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White limbs arch overhead; sycamores fracturing the pale blue sky. Cool air freshens my cheeks as I inhale a delicious combination of decaying leaves and the sweet baby strapped to my chest. He had been crying unrelentingly just moments before our walk. Now he watches the park with wide eyes and silent reverence. We both find fulfillment here.
Such was the forest bath I took as suggested in Jonathan Fields’s new book How to Live a Good Life. The main idea is that we need to find fulfillment to be happy, and that requires bodily vitality, connecting to others, and contributing to the world. Here are the ways I do that on a daily basis.
Check Your Buckets
Jonathan analogizes finding fulfillment to filling buckets labeled vitality, connection, and contribution. On any given day, ask yourself which of these buckets need filling and don’t let any bucket get too low.
For vitality, ask if you feel energized, fit, as free from pain and disease as possible, present in the moment, nimble to change, grateful, and growing.
Connection requires feeling unconditional love, connected to good friends, a sense of community, connection to a higher power and to the environment.
For contribution, we need to feel our work is meaningful, work up to our full potential, align our values with our actions, and feel passionate about our work. This is true whether our work is paid or unpaid.We need to feel our work is meaningful, aligns with our values, and feel passionate about our work.Click To Tweet
Bucket-Topping Exercises to Find Fulfillment
How to Live a Good Life is premised on the idea that long term happiness sometimes requires actions that don’t necessarily make you feel happy in the short term. The natural consequence of these actions, however, is finding fulfillment in a good life. Which we want because fulfilled people are happy people.
For example, Jonathan suggests that to fill our vitality bucket, we eat more greens, sleep more, and engage in regular exercise. On their face, these don’t seem like very fun activities. But long term, if we are healthier, better rested, and more physically capable, we’ll have more energy and be better able to enjoy all of life’s gifts.
You don’t have to engage in drudgery though to find fulfillment. Gamifying these exercises is a great way to inject playfulness and turn a chore into a fun event.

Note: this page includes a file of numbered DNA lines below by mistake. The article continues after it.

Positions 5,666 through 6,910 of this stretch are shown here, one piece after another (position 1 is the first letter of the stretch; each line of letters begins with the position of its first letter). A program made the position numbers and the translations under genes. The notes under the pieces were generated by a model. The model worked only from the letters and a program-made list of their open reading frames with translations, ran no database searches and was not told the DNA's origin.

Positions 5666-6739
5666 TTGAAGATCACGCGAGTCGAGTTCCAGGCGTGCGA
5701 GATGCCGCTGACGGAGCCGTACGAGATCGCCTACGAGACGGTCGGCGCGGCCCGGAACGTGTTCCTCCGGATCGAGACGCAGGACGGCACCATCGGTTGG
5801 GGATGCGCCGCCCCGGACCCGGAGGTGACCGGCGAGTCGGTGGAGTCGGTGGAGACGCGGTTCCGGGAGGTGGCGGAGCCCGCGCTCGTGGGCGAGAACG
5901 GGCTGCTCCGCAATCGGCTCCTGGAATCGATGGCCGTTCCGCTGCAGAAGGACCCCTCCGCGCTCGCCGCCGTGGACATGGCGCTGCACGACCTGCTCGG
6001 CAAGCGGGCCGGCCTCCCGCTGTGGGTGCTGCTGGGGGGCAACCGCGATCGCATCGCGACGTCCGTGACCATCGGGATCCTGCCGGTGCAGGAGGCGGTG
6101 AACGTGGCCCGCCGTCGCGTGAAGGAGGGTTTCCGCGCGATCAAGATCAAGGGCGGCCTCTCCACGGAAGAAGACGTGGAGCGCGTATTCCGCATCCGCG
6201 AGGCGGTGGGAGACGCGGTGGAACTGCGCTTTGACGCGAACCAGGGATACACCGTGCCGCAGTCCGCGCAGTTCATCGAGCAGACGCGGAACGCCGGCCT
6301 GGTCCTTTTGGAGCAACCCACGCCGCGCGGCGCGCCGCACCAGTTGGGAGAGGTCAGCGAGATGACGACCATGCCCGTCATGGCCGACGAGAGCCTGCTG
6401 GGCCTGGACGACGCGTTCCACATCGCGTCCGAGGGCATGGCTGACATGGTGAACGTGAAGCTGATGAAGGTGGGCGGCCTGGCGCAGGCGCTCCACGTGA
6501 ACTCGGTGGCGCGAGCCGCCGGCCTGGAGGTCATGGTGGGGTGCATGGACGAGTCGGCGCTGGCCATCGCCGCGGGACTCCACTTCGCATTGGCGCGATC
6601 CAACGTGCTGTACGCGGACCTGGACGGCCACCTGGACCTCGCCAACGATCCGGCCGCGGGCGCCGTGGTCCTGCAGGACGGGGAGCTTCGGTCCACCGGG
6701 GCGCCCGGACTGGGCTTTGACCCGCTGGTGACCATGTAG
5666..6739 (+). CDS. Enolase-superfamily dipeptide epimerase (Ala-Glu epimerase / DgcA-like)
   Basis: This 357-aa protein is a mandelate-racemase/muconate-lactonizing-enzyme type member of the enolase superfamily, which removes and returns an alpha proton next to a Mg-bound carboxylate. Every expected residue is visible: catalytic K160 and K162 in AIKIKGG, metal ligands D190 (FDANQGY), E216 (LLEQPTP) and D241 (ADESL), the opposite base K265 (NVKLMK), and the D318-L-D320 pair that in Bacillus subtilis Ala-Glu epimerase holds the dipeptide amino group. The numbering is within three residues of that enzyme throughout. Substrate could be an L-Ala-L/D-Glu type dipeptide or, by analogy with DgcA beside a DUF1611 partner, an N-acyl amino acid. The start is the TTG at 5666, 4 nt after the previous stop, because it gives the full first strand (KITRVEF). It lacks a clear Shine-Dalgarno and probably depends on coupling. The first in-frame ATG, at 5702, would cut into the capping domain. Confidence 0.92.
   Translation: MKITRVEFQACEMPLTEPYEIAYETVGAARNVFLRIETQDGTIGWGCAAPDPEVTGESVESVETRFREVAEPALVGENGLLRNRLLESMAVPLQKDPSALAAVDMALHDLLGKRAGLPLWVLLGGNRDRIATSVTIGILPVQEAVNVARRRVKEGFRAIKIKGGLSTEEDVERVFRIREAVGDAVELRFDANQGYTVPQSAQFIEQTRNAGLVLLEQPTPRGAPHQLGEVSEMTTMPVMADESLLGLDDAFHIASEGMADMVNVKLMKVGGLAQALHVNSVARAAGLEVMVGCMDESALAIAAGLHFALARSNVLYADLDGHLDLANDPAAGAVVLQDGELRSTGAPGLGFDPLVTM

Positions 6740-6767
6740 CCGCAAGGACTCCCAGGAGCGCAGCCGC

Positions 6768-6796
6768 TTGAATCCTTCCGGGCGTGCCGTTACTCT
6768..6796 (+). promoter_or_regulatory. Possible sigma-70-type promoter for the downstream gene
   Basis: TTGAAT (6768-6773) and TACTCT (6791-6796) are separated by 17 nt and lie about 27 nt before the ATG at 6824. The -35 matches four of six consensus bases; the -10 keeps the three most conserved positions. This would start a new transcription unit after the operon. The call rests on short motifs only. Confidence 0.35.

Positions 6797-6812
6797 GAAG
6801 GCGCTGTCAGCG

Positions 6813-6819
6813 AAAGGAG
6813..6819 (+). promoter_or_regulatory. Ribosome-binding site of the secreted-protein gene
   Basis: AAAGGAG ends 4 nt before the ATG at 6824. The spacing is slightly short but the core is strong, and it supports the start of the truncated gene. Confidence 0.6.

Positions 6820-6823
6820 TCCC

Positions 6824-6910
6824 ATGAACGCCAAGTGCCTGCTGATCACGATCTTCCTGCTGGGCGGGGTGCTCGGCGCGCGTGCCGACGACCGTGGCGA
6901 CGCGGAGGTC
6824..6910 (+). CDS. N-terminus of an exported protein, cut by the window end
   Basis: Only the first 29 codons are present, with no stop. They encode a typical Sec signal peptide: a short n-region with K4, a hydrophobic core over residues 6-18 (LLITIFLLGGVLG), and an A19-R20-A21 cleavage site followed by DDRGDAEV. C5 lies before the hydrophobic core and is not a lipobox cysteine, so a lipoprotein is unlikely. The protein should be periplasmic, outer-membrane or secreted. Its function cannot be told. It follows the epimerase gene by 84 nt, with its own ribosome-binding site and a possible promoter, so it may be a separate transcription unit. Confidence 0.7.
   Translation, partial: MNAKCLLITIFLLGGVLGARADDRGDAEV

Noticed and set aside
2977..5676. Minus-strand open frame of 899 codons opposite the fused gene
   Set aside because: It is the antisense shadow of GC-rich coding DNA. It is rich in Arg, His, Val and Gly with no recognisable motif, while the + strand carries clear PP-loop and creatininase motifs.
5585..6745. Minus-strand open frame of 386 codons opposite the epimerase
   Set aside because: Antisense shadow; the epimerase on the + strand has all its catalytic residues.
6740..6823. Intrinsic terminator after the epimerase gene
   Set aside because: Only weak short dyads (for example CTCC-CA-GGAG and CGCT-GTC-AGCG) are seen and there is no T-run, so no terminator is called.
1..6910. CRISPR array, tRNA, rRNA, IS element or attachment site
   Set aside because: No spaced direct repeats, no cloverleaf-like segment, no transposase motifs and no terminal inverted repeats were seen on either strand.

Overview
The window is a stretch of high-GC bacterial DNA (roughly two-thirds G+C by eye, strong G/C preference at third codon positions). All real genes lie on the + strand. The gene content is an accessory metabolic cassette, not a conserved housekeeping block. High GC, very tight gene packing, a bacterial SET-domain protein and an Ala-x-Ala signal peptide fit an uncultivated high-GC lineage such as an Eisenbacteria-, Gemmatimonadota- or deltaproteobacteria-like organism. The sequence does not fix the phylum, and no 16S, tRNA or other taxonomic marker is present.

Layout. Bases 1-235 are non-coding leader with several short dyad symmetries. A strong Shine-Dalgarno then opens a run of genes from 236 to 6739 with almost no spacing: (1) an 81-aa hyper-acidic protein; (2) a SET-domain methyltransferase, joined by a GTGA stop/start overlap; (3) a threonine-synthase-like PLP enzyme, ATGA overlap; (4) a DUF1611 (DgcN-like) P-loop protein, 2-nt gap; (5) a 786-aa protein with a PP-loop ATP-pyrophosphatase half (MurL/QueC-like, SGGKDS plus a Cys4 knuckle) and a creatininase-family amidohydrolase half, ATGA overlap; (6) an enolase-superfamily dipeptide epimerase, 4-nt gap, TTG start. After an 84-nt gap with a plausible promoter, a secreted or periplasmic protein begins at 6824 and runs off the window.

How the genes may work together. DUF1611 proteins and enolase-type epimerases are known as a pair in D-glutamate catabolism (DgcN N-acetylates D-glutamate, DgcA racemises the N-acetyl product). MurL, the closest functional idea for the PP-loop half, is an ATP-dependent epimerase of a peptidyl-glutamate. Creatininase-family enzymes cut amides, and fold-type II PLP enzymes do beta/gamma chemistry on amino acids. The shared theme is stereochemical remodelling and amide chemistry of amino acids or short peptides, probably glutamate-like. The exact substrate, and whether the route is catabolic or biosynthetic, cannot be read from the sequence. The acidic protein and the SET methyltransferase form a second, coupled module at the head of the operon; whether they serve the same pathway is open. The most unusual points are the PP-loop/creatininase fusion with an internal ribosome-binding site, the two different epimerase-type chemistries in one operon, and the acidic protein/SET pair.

Eat More Greens Challenge
Jonathan suggests eating more greens by drinking yummy green smoothies, trying out different recipes to make it more fun. I chose to gamify mine by doing a 30-day challenge, the Whole30, where I increased my green intake significantly.
Sleep 8 Hours A Night
For sleep, you can use a habit tracker app like Today to challenge yourself to a streak of 30 nights of 8 hours of sleep. Or you can write it down old school in a habit tracker layout in your bullet journal or planner.
Make Exercise Fun
Regular exercise doesn’t have to suck either. I’ve gamified my swimming and ski conditioning by using the one-minute high intensity interval training workout and my fitness tracker. Riding horses twice a week is a huge strengthener as well and I do not think of it as exercise at all. Instead, it’s playtime for adults. Many people hike, mountain bike, dance, or play tennis to keep in shape. The point is to find something physical you like doing and do it regularly. The gym is not required unless you like it!
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Feeling connected to friends, community, and something greater than ourselves is key to finding fulfillment. There are lots of ways to fill your connection bucket but here are three suggestions from Jonathan that really helped me.
Try a Loving Kindness Meditation
Meditation is great for feeling connected to the present moment, but did you know it could also connect you to your fellow (wo)man?
In a loving kindness meditation you start meditating on your own happiness. After a few moments, you move on to meditating on a loved one’s happiness, then a neutral person’s happiness, followed by a person you struggle with. The meditation ends by meditating on the happiness of all beings.